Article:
50 Cent just lost one.
The hip-hop mogul’s five-year legal battle against Rick Ross has come to an end. In 2015, Fif filed suit against his rival for remixing his hit “In Da Club” on Ross’ Renzel Remixes mixtape. He was seeking upwards of $2 million from Rozay for using the beat without his permission.
In 2018, the judge tossed the case because 50 does not own the copyright or master recordings for the song, which belongs to Shady/Aftermath Records. The judge ruled that since 50 signed away his rights to the song as part of his agreement with Shady/Aftermath, he couldn’t sue Ross for sampling it. The case was dismissed without merit.
50 appealed and this week the Second Circuit of Appeals in NYC ruled in favor of Ross. Although Ross didn’t ask for approval to use the song on his mixtape, 50’s recording agreement still meant that he had “surrendered his rights to the use of his name, performance and likeness associated with the master recording of ‘In Da Club’ in connection with the advertising and marketing of ‘Phonograph Records,'” according to Complex.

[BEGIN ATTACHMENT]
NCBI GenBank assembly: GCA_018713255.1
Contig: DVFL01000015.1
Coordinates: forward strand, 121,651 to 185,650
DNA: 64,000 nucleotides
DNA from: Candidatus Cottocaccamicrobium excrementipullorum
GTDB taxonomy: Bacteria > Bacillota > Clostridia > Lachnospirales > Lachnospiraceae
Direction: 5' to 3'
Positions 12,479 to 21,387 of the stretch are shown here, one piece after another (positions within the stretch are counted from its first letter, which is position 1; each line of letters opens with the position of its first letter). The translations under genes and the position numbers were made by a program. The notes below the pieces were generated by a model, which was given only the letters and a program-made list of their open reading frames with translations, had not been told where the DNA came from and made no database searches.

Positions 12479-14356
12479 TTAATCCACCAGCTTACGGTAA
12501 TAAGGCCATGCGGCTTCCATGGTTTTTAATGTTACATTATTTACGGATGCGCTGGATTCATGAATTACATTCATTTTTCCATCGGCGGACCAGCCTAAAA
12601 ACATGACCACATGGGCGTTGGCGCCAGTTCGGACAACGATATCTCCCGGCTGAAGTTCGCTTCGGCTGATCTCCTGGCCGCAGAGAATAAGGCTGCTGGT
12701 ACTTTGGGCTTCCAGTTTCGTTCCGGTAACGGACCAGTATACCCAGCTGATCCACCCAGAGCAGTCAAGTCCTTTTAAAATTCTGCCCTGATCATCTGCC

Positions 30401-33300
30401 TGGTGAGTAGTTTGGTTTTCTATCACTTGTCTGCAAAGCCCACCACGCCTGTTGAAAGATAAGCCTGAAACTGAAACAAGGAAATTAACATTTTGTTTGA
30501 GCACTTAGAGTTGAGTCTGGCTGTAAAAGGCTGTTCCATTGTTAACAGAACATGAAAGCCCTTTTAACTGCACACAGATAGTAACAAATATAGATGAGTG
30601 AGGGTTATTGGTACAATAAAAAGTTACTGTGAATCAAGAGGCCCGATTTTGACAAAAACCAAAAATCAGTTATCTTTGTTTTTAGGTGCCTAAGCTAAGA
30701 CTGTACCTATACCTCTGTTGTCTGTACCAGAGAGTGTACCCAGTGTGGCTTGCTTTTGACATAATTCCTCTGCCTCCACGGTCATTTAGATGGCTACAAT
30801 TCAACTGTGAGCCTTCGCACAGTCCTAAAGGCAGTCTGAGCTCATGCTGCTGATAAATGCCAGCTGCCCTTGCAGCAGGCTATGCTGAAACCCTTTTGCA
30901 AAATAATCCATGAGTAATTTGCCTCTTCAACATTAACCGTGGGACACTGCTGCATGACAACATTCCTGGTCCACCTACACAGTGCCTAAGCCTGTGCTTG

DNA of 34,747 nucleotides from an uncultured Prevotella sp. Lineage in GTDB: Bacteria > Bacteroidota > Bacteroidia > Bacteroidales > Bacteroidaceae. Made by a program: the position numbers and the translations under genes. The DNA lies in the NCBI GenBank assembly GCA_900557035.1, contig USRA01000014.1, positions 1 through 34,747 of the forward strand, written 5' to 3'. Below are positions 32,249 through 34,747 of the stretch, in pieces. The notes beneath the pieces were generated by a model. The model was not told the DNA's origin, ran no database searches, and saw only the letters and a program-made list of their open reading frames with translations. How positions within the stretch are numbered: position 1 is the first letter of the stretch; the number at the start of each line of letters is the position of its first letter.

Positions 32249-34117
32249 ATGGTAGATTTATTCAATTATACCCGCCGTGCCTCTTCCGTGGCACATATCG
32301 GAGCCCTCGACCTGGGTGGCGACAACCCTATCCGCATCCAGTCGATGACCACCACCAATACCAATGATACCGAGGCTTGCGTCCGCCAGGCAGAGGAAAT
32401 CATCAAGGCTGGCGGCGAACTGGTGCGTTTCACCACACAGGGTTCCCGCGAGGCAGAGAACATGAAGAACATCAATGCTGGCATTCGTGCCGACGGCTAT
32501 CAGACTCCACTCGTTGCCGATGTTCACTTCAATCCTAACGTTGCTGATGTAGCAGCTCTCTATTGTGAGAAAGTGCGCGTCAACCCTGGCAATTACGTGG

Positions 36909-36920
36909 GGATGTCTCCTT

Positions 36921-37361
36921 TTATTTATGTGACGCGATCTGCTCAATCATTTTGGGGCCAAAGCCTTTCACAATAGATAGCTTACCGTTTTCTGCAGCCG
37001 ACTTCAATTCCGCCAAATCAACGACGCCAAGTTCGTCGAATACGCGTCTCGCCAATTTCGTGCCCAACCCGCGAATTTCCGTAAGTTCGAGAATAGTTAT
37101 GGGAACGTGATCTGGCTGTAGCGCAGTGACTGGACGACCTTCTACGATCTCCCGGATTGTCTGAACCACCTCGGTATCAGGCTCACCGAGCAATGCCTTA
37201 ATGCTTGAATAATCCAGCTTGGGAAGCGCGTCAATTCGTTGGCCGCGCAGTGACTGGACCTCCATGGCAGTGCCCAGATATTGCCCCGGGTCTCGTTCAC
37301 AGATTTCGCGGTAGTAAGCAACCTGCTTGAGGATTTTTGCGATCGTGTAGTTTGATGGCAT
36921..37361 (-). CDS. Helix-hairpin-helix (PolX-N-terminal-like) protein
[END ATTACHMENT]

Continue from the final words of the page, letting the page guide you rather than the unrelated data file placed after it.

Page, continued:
The appeals court ruled that Ross was liable for copyright infringement to Shady/Aftermath but not to 50. While 50 doesn’t have the right to personally sue the Maybach Music mogul, he may request that Shady/Aftermath take legal action against Ross or seek damages from Shady/Aftermath for neglecting to protect his right to royalties by suing Ross.
“Today is a victory for talented artists, as well as those seeking to license the use of music,” said Ross’ lawyers at Lewis Brisbois Bisgaard & Smith LLP. “The Second Circuit’s opinion reaffirms the creativity of artists to freely express their performances in sampling or remixing of popular songs, while at the same time, still guaranteeing that those who seek to license such songs (from a publisher or copyright holder) may do so without necessarily having to separately obtain or contractually negotiate one’s right of publicity.”
“Furthermore, Mr. Roberts’ remix of ‘In Da Club’ was never about Mr. Jackson – but was simply one of many remixes on his mixtape album, which also featured songs by Adele, Nas, Snoop Dogg, Kendrick Lamar, and Lil Wayne. Artists often perform lyrics in sampling or remixing songs of other artists, as it has long been a staple of hip-hop music.”
50 has exhausted his final appeal in the matter. His only last legal option would be to take this to the U.S. Supreme Court.
The rappers have been at odds for years. In 2015, 50 was ordered to pay a $7 million judgment for uploading a sex tape featuring Ross’ baby mama. 50 later declared bankruptcy to protect his assets.